Editorial: We want to believe

By Bas Lammers via Wikimedia Commons
Bas Lammers via Wikimedia Commons

The screeches and screams reportedly heard rolling across the hills and vales of Rappahannock were not wails of disappointment from residents whose favored candidates did not win on Tuesday. But what were they?

Maybe the cries of foxes? Or the howls of coyotes? Or the Blue Ridge version of Big Foot?

Or could it be, someone hazarded a guess, a mountain lion? Is that really possible? This apex predator was driven from the eastern United States long ago by hunters and farmers fearful for their flocks. Its absence helps explain the presence of coyotes from the West; they’re filling a void.

In the century since mountain lions have gone missing, sightings (hearings?) are occasionally reported. Locally, the late environmentalist Bob Dennis swore he once caught a glimpse of an eastern mountain lion, or cougar, near Flint Hill. But he admitted that what he saw might have been influenced by what he had drink.

And there has never been any hard evidence — scat, tracks, clumps of fur — to confirm that the wild cat still lives among us. All we have are active imaginations and occasional place names — like Wildcat Mountain just across the Rappahannock River in Fauquier County.

Still, we want to believe. That the mountain lion, despite our sins against nature, is still amongst us gives rise to hope: No matter our sins, they can be subject to redemption. No matter how much we became captive to our fears, they can be transformed into awe and appreciation.

In the woods, dark and deep, which Rappahannock still has in abundance, we’re lucky to be able to at least entertain the notion of perhaps rediscovering the long-lost mountain lion. That possibility somehow mitigates our very worst fears, those springing from the wilderness’s most terrifying unknown: not nature, but human nature itself.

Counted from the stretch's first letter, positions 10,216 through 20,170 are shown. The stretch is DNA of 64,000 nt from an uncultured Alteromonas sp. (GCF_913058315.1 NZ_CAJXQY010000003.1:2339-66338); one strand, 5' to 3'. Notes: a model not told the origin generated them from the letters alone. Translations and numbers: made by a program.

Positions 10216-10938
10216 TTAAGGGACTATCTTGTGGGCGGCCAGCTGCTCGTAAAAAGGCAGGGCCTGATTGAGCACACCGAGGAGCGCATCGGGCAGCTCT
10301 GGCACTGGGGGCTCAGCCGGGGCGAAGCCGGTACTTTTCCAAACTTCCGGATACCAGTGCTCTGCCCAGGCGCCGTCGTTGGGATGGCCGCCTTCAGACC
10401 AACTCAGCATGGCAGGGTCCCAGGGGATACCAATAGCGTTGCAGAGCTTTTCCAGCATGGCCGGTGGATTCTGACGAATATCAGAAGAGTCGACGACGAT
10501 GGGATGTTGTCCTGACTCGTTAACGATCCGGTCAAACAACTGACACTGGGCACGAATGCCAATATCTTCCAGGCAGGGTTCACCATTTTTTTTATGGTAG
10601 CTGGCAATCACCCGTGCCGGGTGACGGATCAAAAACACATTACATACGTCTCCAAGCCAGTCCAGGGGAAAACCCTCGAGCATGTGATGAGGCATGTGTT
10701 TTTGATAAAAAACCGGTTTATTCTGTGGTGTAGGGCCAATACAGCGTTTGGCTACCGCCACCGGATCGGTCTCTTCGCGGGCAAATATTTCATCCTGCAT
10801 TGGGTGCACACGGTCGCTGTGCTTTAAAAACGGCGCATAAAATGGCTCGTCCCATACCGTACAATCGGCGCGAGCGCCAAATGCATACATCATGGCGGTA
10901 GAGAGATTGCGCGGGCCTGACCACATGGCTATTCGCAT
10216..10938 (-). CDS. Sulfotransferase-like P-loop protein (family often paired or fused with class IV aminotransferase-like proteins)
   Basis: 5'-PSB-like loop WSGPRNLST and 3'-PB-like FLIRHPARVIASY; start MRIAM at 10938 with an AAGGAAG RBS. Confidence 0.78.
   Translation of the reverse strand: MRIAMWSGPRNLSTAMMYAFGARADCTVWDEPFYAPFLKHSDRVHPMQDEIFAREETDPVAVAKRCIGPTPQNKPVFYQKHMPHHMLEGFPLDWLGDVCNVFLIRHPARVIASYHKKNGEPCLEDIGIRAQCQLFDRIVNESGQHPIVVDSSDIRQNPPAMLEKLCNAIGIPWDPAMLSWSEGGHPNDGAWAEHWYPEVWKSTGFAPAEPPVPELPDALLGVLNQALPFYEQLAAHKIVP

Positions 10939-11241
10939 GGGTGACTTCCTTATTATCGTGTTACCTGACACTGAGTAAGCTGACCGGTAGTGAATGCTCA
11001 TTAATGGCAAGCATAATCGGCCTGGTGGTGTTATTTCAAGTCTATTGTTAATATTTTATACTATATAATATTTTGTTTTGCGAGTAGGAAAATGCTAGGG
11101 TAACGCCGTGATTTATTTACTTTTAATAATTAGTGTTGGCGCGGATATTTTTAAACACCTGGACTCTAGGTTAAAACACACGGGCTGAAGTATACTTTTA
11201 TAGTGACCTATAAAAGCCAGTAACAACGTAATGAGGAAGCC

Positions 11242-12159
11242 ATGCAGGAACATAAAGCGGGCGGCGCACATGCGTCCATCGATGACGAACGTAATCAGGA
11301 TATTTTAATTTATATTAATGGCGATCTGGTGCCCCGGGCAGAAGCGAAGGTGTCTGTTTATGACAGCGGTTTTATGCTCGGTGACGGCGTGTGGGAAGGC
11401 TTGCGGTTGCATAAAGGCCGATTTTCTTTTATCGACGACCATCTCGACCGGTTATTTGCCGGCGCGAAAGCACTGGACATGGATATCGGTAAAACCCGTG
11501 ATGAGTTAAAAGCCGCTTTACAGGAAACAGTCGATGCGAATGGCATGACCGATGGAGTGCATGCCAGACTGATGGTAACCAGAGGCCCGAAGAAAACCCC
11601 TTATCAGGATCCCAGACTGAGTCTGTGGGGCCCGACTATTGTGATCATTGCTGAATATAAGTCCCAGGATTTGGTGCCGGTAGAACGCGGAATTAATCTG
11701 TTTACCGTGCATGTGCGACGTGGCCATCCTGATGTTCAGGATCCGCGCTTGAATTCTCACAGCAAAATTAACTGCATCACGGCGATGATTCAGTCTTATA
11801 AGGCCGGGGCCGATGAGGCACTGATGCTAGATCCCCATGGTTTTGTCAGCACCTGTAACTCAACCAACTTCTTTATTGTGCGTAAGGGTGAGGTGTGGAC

Walter Nicklin


  1. Unfortunately the only one I’ve ever seen in Virginia was dead. In the late 90’s prior to when the area exploded with development there was one dead on the side of the road on route 29 in Gainesville. It slowed traffic enough for me to confirm it was a Mt Lion.

  2. The wild, free-roaming, native eastern Cougar, puma, mountain lion, is NOT DEAD. These BIG CATS continue to freely travel the foothills and ridge-tops of the Appalachian Mountaisn, from southeast Georgia, to the Canadian Provinces of New Brunswick. Just 2 weeks ago, a southern Warren Co, Va., citizen called to report seeing a wild mountain lion, along the western side of Shenandoah National Park….while another report was given to us from Skyline Drive, when a cougar crossed drive ahead on Oct. 15th. We would like to hear from anyone, who think, they have seen 1 of these lions. Contact: epuma@frontier.com or call 304-749-7778.

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